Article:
For this expert, it is difficult to compare the American management of the disease to that of other nations. “I think that small countries with structured health services were better prepared to react quickly. In a country like ours, with 50 states, a huge area, a largely private hospital network, it was going to be difficult to bring everyone together in around the same strategy, “he added.
The Trump administration’s “messy” reaction It didn’t help, in his opinion. “For hospitals to compete for protective equipment made no sense. They should have centralized that very quickly, and they didn’t. It was a battle to overcome those obstacles,” he said.
A photo that became a symbol of the pandemic disaster in the United States, in April 2020: a patient with coronavirus, admitted at full speed to a hospital in New York. Photo: AFP
Chinstrap and political fight
For both him and Michele Halpern, one of the mistakes was to let the wearing of the chinstrap become “a political question.”
“It’s just a public health issue” and “it’s going to be difficult to rephrase that for leaders at the national level,” Masci said.
“People shouldn’t react so strongly (to the mask) and see it as a limit to their freedoms,” Halpern said. “It is not difficult to wear a mask, you get used to it. But it is necessary to make people understand that it is important.”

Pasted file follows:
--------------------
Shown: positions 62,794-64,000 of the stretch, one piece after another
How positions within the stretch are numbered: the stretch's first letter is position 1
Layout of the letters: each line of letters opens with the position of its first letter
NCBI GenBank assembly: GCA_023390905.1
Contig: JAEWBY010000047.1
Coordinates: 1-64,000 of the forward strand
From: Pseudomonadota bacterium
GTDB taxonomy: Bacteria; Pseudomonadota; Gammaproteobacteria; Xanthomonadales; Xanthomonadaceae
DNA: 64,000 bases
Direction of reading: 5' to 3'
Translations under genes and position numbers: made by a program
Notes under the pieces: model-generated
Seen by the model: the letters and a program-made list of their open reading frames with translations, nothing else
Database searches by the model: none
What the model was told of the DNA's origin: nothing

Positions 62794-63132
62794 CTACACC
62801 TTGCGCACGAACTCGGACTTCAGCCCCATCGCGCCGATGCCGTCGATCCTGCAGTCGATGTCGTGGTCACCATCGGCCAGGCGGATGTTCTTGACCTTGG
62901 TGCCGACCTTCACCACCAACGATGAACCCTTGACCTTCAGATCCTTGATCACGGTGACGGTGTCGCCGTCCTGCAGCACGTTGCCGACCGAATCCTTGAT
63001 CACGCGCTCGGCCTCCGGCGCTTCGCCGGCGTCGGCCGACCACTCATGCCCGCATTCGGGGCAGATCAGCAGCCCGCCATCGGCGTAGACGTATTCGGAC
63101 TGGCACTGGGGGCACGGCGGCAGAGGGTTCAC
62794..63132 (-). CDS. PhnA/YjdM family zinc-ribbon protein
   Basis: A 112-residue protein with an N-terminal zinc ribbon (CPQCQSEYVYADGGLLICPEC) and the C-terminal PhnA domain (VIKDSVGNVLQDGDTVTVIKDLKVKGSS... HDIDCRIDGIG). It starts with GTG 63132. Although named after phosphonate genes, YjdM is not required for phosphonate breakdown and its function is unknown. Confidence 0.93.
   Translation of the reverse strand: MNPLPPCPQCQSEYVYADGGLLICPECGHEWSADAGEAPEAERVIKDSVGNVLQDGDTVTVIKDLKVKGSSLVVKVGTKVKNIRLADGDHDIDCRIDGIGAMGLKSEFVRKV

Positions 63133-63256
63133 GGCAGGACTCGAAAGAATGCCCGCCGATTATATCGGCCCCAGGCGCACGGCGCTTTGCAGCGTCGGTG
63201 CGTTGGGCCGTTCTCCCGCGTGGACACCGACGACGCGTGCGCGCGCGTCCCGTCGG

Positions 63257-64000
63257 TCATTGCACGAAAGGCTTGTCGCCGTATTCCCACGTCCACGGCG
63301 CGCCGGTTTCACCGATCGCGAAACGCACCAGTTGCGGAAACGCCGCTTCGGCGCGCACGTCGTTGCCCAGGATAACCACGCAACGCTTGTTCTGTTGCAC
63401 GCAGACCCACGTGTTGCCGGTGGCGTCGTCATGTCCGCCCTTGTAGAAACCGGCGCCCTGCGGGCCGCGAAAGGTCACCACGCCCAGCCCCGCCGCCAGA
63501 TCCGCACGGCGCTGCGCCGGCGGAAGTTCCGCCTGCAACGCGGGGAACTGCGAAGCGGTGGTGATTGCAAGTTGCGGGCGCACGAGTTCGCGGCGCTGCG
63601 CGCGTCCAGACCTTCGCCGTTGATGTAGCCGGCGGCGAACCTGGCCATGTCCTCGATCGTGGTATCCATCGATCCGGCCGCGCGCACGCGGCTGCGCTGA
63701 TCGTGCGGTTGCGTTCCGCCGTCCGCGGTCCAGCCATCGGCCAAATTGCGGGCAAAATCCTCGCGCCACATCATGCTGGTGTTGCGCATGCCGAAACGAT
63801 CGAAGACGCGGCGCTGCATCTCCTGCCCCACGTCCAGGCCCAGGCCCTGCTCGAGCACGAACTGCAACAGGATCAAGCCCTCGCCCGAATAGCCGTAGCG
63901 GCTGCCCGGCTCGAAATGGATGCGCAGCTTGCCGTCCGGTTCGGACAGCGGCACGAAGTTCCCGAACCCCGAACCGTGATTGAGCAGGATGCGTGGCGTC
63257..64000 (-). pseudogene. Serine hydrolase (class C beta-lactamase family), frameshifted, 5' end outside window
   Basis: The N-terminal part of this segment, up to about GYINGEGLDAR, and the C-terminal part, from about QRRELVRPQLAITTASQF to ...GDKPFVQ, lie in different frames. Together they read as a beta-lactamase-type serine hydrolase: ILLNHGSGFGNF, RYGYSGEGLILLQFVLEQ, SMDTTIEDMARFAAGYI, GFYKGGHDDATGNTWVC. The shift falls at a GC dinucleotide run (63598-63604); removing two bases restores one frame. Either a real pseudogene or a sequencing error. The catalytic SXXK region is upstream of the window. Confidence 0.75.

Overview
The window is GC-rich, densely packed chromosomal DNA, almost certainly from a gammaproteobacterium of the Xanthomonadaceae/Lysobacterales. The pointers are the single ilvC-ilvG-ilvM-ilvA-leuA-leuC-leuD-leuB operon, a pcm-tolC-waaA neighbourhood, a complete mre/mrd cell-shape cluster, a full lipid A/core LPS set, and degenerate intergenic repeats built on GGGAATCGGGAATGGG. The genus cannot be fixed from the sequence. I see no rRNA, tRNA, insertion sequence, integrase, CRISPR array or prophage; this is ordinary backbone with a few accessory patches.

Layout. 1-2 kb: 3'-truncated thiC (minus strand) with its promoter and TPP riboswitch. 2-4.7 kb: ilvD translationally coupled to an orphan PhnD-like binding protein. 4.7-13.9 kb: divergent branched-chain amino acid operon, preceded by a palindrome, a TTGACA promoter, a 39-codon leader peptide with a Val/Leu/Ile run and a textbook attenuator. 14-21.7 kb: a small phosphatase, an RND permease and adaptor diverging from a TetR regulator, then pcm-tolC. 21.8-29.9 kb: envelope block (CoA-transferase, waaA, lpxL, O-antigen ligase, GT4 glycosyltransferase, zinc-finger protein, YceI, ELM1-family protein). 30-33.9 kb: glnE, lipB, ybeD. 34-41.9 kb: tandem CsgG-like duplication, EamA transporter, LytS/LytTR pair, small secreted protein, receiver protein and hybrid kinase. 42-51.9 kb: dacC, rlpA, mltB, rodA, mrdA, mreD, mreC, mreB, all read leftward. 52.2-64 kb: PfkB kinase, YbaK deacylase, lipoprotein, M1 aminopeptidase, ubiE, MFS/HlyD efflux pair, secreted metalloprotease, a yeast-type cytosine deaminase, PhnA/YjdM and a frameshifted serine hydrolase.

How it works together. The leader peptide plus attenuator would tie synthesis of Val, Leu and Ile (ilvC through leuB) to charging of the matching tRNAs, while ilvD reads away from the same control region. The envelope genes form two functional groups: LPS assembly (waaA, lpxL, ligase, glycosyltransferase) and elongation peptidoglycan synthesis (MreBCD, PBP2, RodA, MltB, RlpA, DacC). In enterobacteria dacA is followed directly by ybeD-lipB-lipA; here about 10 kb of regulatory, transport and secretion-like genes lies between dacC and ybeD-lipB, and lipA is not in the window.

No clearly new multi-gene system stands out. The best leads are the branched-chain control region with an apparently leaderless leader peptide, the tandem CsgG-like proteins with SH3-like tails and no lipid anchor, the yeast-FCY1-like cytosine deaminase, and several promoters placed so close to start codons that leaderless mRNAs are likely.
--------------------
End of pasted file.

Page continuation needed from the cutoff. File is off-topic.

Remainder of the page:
For Dr. Masci, the first lesson is to learn to reconfigure hospitals to cope with a surge of patients.
“We participated in disaster preparedness exercises, we did a lot of exercises, but we had never done anything to simulate this, suddenly going from 12 beds in intensive care to 150, with the necessary personnel and equipment,” he illustrated.
Over the months, the group of public hospitals that Elmhurst integrates “found strategies to distribute the burden among the 11 New York public hospitals. As if instead of having a hospital with 500 beds, we now had 11 hospitals with 5,000, and that it works fine, “he said.
A mobile station to detect Covid-19 cases, on a street in Brooklyn, New York, at the end of January. Photo: AFP
More generally, Halpern pointed out, “we must realize that hospitals need resources. You have to invest in research, but also in hospitals, nursing homes. You have to have enough staff, and they have the equipment they need. The leaders must be attentive to the needs of the staff. “